We are interested in contributions that focus on topics such as:

  • precision and micro machining, including diamond machining, precision grinding and polishing, EDM, and laser beam machining;
  • metrology for high precision characterization of form, structures, and topography of precision machined components;
  • Material aspects in precision machining such as surface and subsurface integrity of precision machined hard and difficult-to-cut materials;
  • Application of process monitoring for sound and robust precision manufacturing technologies.

Prof. Dr. Bernhard Karpuschewski
Dr. Oltmann Riemer
Guest Editors

Manuscript Submission Information

Manuscripts should be submitted online at www.mdpi.com by registering and logging in to this website. Once you are registered, click here to go to the submission form. Manuscripts can be submitted until the deadline. All papers will be peer-reviewed. Accepted papers will be published continuously in the journal (as soon as accepted) and will be listed together on the special issue website. Research articles, review articles as well as short communications are invited. For planned papers, a title and short abstract (about 100 words) can be sent to the Editorial Office for announcement on this website.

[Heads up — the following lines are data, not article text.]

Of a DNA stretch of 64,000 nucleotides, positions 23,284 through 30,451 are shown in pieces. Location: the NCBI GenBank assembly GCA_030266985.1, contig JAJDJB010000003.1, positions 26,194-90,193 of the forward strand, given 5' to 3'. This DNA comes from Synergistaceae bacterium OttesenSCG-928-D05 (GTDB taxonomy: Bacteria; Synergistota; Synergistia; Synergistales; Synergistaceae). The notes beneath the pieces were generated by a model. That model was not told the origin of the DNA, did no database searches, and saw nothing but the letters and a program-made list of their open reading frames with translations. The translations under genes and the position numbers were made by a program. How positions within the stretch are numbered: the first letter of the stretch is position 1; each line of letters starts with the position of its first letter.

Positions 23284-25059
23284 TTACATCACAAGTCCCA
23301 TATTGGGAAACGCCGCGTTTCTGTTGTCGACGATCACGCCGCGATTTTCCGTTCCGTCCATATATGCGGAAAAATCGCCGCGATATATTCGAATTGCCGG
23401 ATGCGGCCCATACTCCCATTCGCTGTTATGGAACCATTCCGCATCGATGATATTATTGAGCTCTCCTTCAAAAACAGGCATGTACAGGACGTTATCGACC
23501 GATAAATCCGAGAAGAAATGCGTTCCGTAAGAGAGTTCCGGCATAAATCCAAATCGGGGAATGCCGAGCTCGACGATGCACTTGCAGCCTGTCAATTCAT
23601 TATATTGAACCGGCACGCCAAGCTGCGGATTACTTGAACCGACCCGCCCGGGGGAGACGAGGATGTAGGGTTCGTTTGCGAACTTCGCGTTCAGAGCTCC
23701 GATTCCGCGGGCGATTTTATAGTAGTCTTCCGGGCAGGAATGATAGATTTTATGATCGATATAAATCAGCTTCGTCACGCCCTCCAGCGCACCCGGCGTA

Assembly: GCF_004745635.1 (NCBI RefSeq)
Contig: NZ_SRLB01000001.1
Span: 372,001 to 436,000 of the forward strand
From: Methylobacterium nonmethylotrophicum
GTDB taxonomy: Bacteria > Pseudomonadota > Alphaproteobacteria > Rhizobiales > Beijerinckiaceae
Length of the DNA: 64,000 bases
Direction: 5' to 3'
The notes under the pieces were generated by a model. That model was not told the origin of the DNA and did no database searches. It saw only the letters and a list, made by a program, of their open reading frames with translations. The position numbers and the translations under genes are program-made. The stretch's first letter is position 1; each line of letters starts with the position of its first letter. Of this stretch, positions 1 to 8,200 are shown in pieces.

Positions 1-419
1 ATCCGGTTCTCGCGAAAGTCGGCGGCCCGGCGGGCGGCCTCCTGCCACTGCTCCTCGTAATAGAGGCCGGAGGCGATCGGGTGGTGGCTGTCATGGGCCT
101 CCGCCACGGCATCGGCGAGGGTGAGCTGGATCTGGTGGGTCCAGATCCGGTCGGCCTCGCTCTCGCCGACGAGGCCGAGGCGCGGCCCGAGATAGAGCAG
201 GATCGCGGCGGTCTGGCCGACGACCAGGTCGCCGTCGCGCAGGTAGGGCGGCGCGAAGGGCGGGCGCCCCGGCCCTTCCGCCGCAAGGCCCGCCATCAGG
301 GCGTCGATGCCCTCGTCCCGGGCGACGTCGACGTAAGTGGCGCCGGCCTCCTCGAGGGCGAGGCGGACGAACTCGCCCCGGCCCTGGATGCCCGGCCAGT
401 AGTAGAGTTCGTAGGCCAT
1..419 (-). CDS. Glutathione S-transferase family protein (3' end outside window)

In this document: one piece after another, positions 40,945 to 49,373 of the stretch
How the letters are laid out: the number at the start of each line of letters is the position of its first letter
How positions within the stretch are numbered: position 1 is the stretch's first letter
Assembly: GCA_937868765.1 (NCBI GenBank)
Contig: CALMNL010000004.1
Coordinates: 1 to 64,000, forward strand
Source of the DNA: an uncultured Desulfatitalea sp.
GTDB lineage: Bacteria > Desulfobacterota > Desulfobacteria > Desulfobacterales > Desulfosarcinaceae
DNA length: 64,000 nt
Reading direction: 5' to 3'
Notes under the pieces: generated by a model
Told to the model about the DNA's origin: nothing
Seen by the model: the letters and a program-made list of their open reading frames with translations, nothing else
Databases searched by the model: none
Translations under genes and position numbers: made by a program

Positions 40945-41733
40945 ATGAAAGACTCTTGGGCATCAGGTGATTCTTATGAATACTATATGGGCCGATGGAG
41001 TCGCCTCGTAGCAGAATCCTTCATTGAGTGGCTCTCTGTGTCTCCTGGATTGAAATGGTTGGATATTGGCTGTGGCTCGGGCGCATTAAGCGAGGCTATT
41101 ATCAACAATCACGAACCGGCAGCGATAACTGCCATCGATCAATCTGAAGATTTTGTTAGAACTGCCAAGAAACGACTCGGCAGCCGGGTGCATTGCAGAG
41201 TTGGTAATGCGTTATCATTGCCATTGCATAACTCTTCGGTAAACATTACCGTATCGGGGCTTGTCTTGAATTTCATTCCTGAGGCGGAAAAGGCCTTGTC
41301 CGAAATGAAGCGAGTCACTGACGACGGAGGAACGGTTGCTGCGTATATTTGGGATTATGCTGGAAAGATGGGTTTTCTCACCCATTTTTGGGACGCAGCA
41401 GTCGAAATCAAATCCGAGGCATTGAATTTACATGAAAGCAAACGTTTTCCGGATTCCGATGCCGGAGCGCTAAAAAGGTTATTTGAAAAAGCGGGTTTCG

Submitted manuscripts should not have been published previously, nor be under consideration for publication elsewhere (except conference proceedings papers). All manuscripts are thoroughly refereed through a single-blind peer-review process. A guide for authors and other relevant information for submission of manuscripts is available on the Instructions for Authors page. Journal of Manufacturing and Materials Processing is an international peer-reviewed open access quarterly journal published by MDPI.

Please visit the Instructions for Authors page before submitting a manuscript. The Article Processing Charge (APC) for publication in this open access journal is 1400 CHF (Swiss Francs). Submitted papers should be well formatted and use good English. Authors may use MDPI's English editing service prior to publication or during author revisions.